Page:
There are a lot of games that you could consider to be groundbreakers in terms of graphics and pushing the boundaries of realism in games. Final Fantasy is the first game that comes to mind in considering games of this caliber. Until now, Yakuza wasn’t quite considered to be among those games, but that all changes with Like a Dragon.
From the moment you begin playing the game, you can just tell the graphics and the realism is at a whole other level. The textures, colors, and movement are just so stunning. Just for comparison, I played my copy on a Day 1 PlayStation 4 and for those graphics to be as jaw-dropping as they are, it must be absolutely mind-blowing on Xbox Series X.
A lot of what makes this game so visually stunning is the attention to detail. Ryu Ga Gotoku Studio appears to have spared no expense into making every bit of Like a Dragon a visual and thematic masterpiece. In cinematics, movements are crisp and facial expressions are incredibly well-designed and expressed.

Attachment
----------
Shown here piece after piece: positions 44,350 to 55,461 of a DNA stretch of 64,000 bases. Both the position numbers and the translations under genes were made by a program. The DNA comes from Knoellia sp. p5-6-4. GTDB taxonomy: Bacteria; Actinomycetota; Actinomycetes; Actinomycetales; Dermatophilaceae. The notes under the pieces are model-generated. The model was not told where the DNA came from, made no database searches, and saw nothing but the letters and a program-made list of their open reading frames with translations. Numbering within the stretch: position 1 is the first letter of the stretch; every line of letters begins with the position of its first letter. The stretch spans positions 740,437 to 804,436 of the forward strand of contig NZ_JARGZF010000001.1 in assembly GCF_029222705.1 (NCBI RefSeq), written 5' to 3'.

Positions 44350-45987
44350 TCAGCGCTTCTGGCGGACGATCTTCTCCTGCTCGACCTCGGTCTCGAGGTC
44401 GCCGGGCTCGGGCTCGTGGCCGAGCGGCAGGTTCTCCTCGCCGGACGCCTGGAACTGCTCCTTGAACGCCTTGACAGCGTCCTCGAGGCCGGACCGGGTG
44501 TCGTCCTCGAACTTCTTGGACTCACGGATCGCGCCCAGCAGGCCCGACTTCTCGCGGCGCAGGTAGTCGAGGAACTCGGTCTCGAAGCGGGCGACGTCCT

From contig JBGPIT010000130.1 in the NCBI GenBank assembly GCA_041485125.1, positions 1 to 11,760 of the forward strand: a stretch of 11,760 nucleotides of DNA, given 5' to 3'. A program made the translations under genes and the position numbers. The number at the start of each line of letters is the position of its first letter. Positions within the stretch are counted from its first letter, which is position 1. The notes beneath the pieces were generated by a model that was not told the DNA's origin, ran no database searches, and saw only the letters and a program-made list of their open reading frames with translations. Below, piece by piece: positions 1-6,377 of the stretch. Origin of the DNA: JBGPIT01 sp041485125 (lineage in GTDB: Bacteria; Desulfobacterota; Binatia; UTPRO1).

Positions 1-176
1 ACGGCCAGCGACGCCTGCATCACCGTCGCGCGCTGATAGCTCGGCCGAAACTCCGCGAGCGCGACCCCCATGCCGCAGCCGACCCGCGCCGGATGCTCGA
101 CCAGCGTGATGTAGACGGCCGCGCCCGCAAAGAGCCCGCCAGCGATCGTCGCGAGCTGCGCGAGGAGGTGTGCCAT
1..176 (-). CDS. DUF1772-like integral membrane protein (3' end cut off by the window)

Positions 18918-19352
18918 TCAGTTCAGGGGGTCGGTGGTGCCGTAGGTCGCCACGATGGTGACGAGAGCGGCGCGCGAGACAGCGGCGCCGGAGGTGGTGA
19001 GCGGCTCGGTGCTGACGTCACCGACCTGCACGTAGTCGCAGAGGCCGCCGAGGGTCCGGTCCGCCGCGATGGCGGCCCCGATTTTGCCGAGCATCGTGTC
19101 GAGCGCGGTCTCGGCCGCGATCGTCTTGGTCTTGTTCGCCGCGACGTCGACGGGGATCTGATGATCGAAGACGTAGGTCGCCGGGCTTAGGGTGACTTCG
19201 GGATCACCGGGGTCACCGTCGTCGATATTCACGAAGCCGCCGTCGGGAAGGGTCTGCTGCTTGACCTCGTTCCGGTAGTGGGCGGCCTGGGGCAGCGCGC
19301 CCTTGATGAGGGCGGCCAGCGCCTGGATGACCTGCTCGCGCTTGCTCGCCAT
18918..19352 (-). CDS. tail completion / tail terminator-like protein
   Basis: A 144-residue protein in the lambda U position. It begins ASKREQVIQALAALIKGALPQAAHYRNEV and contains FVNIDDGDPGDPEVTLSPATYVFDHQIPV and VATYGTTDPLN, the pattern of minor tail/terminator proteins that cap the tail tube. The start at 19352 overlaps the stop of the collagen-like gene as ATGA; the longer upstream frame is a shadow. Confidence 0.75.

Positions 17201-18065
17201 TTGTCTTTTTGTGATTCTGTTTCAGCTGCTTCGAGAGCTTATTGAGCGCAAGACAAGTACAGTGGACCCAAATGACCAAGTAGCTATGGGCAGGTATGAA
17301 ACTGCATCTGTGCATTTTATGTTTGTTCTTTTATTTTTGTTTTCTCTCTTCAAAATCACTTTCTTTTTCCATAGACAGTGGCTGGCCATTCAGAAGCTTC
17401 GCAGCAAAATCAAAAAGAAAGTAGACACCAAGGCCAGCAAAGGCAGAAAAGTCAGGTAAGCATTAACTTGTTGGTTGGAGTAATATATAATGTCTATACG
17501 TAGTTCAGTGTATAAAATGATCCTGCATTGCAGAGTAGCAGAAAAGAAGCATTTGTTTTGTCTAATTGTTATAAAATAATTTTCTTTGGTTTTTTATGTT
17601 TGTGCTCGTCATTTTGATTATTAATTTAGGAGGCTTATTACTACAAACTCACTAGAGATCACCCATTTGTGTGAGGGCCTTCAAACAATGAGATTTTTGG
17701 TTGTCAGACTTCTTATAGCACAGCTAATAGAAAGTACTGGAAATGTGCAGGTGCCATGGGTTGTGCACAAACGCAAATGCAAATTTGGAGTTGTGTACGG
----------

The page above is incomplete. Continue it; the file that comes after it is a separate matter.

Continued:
Outside of cinematics, the gameplay remains texturally and visually beautiful, though a bit downgraded. That said, the attention to detail isn’t. In certain fight scenes you’ll see characters that were part of the original scene watching in the background, whereas other games may delete them from the scene entirely. However, my favorite bit of attention to detail is how the load screens will show who is in your party using little 16-bit characters. It’s a small detail but it’s the little things that really make a game for me.
Should You Play It?
If you’ve never played a Yakuza game, you may think you might be out of loop with Yakuza: Like a Dragon. However, that couldn’t be farther from the truth. While yes, veteran players will have a better contextual knowledge of the Tojo Clan and their various enemies and characters from previous games, but Like a Dragon does a good job of moving on without rehashing the past series. Instead, they focus on the new characters to let the player enjoy the new story, without needing to have played the previous games. Therefore, you should never feel out of the loop with Yakuza: Like a Dragon.
If turn-based style RPGs are your thing, Yakuza: Like a Dragon is 100% a must-play game. Even if they aren’t and you just want to experience a sensational story or even just laugh and have a good time, this is absolutely the game for you.
I can’t gush about this game enough. Yakuza: Like a Dragon is everything I wanted the new generation of the series to be. It’s funny, heartfelt, brutal, badass, and wonderfully entertaining. Yakuza: Like a Dragon stands shoulder to shoulder with the best games that have been released this year.